Over the course of this internship I have learned a great deal, and often in areas that I had not anticipated. One such area is that of indigenous vegetables. I have learned so much about all these vegetables I never knew existed! But not only did I learn about vegetables, I was reminded of another valuable lesson.
While in Kenya, I quickly became familiar with amaranth, black nightshade, and cow pea leaves, as more common local vegetables. My interest grew as I was searching for more drought resistant vegetables suited for the areas we were working in, and came to find long lists of edible indigenous vegetables. I thought this was so exciting and felt like I was going to be some great restorer of indigenous knowledge and that in a single sweep I would restore food security in rural Kenya. I was further encouraged in this as the nutritionist at our regional office encouraged me to do some trainings or demo projects with traditional vegetables in the next site, Asembo.
In Asembo, armed with a list of scientific names, but limited ability to actually identify said plants, or tell anyone how to prepare them, I was set to preach the good news of indigenous vegetables. Of course, in hindsight, I think it is pretty predictable what happened next. At the first home visit I went on, I was proudly shown the family kitchen garden. I quickly judged it to be a chaotic mess with nothing but a few Sukuma wiki (collard greens), struggling tomatoes and overgrown amaranth.
Jared showing off the kitchen garden
While it was not the neat and tidy garden I was looking for, it was enough vegetables that the family rarely ate produce from the market. Along with the sukuma wiki was also black nightshade, spider plant, cow peas, jute mallow, at least four types of amaranth and other edibles I still don’t know names for.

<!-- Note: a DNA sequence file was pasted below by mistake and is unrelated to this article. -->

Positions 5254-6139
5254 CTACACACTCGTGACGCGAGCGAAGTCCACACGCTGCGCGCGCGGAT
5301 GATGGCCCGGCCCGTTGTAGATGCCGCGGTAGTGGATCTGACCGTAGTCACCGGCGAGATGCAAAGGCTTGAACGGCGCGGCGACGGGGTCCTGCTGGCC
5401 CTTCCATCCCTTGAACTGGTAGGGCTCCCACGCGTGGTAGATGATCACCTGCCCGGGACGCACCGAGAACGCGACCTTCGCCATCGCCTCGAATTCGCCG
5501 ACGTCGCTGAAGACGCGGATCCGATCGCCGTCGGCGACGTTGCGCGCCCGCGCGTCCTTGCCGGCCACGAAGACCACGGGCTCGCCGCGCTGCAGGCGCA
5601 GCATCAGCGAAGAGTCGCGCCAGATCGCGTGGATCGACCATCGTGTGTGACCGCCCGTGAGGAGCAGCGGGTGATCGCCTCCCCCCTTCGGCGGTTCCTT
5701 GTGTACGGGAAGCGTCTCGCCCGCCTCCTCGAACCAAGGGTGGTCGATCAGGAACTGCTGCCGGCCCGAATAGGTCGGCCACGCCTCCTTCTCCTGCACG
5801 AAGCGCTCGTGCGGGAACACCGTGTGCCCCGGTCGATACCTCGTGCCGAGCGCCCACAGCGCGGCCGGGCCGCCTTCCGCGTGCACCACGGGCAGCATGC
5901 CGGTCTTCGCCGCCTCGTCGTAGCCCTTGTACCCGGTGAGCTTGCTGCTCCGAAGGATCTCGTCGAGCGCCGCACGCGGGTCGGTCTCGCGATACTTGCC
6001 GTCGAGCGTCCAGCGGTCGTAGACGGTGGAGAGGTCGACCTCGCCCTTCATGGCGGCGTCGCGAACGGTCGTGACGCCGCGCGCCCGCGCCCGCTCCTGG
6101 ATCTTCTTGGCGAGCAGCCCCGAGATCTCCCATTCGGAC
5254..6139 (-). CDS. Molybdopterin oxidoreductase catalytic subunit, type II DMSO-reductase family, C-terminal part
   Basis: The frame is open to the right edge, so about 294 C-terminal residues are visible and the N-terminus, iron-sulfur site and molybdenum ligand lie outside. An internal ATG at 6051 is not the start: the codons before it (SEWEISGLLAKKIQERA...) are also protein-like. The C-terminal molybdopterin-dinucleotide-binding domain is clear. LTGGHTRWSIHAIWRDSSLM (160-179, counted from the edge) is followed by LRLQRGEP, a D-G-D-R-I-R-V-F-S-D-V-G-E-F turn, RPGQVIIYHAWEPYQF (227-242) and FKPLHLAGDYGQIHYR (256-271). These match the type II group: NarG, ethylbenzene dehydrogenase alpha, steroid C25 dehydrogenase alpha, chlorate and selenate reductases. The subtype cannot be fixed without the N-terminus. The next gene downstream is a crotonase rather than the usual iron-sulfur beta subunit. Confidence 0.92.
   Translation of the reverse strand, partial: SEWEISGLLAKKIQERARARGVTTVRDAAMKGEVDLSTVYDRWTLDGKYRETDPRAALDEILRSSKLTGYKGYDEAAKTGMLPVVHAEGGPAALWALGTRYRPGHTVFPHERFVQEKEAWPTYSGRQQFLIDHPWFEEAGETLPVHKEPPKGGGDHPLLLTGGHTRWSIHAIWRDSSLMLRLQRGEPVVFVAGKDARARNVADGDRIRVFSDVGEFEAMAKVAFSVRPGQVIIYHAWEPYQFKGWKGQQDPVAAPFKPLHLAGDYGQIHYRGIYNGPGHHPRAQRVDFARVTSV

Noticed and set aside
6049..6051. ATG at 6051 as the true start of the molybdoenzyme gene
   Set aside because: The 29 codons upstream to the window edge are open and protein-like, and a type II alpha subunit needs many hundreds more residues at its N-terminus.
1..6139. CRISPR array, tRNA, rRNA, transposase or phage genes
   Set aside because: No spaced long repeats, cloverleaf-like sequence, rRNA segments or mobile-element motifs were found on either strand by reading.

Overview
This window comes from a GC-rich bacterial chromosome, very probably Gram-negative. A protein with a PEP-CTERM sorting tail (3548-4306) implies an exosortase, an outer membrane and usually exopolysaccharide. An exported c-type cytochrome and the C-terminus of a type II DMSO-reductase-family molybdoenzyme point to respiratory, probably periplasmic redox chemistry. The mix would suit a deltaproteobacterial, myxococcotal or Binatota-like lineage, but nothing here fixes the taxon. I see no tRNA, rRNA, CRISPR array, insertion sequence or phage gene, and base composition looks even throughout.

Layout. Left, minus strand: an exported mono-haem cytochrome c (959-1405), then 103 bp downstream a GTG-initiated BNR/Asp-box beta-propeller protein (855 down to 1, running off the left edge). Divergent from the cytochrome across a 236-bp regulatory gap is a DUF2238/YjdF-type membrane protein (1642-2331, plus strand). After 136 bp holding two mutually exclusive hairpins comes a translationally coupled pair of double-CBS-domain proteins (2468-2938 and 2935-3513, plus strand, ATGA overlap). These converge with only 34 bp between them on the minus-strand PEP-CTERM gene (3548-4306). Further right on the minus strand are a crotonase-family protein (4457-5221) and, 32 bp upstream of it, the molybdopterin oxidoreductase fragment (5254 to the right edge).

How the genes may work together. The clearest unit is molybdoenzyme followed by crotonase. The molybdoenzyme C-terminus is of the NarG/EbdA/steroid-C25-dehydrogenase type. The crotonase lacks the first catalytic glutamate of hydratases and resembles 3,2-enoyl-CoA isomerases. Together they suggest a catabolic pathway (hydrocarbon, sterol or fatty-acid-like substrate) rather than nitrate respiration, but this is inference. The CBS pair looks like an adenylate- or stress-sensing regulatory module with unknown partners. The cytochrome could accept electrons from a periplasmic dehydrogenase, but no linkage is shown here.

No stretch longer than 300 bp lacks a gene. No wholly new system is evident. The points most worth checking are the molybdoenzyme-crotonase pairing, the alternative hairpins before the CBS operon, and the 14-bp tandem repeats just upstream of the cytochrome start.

Turns out in the western region of Kenya the knowledge and use of indigenous vegetables is actually higher than the rest of Kenya. In one study*, in Bondo district, community members identified 60 leafy vegetable species, most of which were gathered from the wild. I found that I really didn’t need to be reintroducing anything, but just learning and allowing the community to share their own knowledge with me and with each other.
I still believe that in Kenya, as in other parts of the world, there is a real need to promote traditional foods and preserve the knowledge surrounding traditionally useful plants. Ending up in Western Kenya with my own agenda I found this was not really a problem among our community groups, and not only that, but I was hardly the best person to teach this material. It definitely brought to my attention the disconnect in how I say I think development should be done, and how I was actually moving forward. In the end, I am grateful to the local eRoots manager, Kevin, and the Asembo community members who shared their wealth of knowledge on the nutritious, and medicinal wild plants they make use of, along with a lesson in humility.
*Orech, F. O., Aagard-Hansen, J., & Friis, H. (2007). Ethnoecology of traditional leafy vegetables of the Luo people of Bondo district, western Kenya. International Journal of Food Sciences and Nutrition, 58 (7), 522-530.